Arizona Gov. Jan Brewer vetoed a bill Wednesday that would have allowed businesses that asserted their religious beliefs the right to deny service to gay and lesbian customers.
The controversial measure faced a surge of opposition in recent days from large corporations and athletic organizations, including Delta Air Lines, the Super Bowl host committee and Major League Baseball.
Fiercely divided supporters and opponents of the bill ramped up pressure on Brewer after the state's Republican-led Legislature approved it last week.
On Wednesday, the governor said she made the decision she knew was right for Arizona.
"I call them as I see them, despite the cheers or the boos from the crowd," Brewer said, criticizing what she described as a "broadly worded" bill that "could result in unintended and negative consequences."
Brewer said she'd weighed the arguments on both sides before vetoing the measure, which is known as SB 1062.
"To the supporters of the legislation, I want you to know that I understand that long-held norms about marriage and family are being challenged as never before. Our society is undergoing many dramatic changes," she said. "However, I sincerely believe that Senate Bill 1062 has the potential to create more problems than it purports to solve. It could divide Arizona in ways we cannot even imagine and no one would ever want.
"Religious liberty is a core American and Arizona value. So is non-discrimination."
Her announcement spurred cheering and hugs by protesters of the bill outside the state Capitol in Phoenix.
Banners urging Brewer to veto the bill were quickly swapped for signs praising her decision.
"Thank you Governor Brewer," they said. "Arizona is open for business to everyone!"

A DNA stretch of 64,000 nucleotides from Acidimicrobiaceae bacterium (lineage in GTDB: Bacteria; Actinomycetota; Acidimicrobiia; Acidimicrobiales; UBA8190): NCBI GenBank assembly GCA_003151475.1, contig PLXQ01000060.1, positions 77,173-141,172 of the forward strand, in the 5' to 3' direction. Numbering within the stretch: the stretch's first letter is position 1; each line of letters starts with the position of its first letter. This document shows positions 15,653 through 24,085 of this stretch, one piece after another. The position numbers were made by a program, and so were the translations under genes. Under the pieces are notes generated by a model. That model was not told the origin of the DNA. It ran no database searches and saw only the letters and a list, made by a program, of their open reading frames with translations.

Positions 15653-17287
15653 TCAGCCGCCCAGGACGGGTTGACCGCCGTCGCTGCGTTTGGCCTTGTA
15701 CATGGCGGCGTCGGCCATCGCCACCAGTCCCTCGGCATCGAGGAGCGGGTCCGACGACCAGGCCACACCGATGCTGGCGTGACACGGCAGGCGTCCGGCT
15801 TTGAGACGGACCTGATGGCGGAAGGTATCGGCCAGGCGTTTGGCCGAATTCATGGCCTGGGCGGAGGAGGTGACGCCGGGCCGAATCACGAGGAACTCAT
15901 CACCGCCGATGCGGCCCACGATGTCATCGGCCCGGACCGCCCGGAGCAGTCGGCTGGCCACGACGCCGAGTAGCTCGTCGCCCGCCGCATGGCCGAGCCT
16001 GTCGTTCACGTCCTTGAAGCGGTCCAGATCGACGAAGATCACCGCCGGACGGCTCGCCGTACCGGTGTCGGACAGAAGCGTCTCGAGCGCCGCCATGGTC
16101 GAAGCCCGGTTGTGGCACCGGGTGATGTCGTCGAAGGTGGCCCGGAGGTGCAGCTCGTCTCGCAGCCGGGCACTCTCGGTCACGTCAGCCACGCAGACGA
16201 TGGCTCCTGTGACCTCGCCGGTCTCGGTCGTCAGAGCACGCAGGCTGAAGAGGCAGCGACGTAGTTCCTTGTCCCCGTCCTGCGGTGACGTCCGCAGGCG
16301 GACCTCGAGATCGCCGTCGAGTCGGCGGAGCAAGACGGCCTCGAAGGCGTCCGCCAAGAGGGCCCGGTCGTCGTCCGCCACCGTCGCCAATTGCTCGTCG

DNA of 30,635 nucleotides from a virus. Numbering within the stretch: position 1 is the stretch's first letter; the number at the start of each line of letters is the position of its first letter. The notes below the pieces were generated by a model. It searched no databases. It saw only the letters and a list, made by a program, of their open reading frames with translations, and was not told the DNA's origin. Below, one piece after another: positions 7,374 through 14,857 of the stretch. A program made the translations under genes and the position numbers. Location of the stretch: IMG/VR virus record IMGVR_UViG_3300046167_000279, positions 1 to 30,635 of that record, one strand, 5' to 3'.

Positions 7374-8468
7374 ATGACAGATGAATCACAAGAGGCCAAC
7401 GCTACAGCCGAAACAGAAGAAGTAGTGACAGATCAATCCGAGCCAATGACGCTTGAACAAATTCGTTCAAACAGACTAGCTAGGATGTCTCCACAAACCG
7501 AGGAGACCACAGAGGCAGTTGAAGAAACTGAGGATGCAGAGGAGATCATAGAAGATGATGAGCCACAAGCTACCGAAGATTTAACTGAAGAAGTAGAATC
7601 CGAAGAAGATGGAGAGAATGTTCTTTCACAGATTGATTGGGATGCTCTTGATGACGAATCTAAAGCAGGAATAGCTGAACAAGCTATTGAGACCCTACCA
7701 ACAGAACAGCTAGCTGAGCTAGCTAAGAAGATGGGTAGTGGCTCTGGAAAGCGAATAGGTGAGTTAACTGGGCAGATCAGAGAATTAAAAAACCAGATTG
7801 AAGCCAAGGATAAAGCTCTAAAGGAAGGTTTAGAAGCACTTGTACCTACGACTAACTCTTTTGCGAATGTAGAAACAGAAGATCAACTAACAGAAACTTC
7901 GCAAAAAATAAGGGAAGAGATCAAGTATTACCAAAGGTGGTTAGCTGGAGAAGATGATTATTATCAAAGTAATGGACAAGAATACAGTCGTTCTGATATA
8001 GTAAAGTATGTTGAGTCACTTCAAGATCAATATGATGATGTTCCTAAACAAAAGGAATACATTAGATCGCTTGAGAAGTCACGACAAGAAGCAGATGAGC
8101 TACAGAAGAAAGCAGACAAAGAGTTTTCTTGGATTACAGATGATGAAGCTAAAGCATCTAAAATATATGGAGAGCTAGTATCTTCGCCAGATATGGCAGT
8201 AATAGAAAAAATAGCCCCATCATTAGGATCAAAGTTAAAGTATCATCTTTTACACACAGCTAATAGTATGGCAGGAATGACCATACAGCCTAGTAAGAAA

Supporters, critics react to veto
Brewer's veto drew swift praise from gay rights advocates.
"Discrimination has no place in Arizona, or anywhere else," said Alessandra Soler, executive director of the American Civil Liberties Union of Arizona. "We're grateful that the governor has stopped this disgraceful law from taking effect, and that Arizona will remain open for business to everyone."
Doug Napier, an attorney representing the Alliance Defending Freedom, which helped craft the bill, criticized the governor's decision.
"Freedom loses when fear overwhelms facts and a good bill is vetoed," he said in a statement. "Today's veto enables the foes of faith to more easily suppress the freedom of the people of Arizona."
Cathi Herrod, president of the Center for Arizona Policy, accused opponents of the measure of distorting facts.
"The religious beliefs of all Arizonans must be respected and this bill did nothing more than affirm that," said Herrod, whose conservative organization lent a hand in creating the bill. "It is truly a disappointing day in our state and nation when lies and personal attacks can overshadow the truth."
Rep. Demion Clinco, the only openly gay member of Arizona's House of Representatives, said he hoped the governor's decision would start a new chapter after what he called a setback for the state's lesbian, gay, bisexual and transgender community.
"In her vetoing the bill, I really feel like there's a possible hope for reconciliation within our state, and we can move forward," he told CNN's AC360.
Bill sparked heated debate
Brewer returned home on Tuesday from a weekend in Washington with her state roiling over a values clash between arch conservatives and gay rights advocates. The state battle has national implications, as the issues it deals with play out in different ways in courts, state legislatures and on Main Street across the country.
The Arizona measure was particularly pointed and had vocal supporters behind it. They contended it was their legal right to oppose what they see as a gay-rights agenda nationally, and argued the bill allowed for religious freedom.
Opponents said the measure encouraged discrimination against gays and lesbians.
In addition to gay rights organizations, many businesses sharply criticized the measure, saying it would be bad for Arizona's economy and could lead to discrimination lawsuits, boycotts and other disruptions.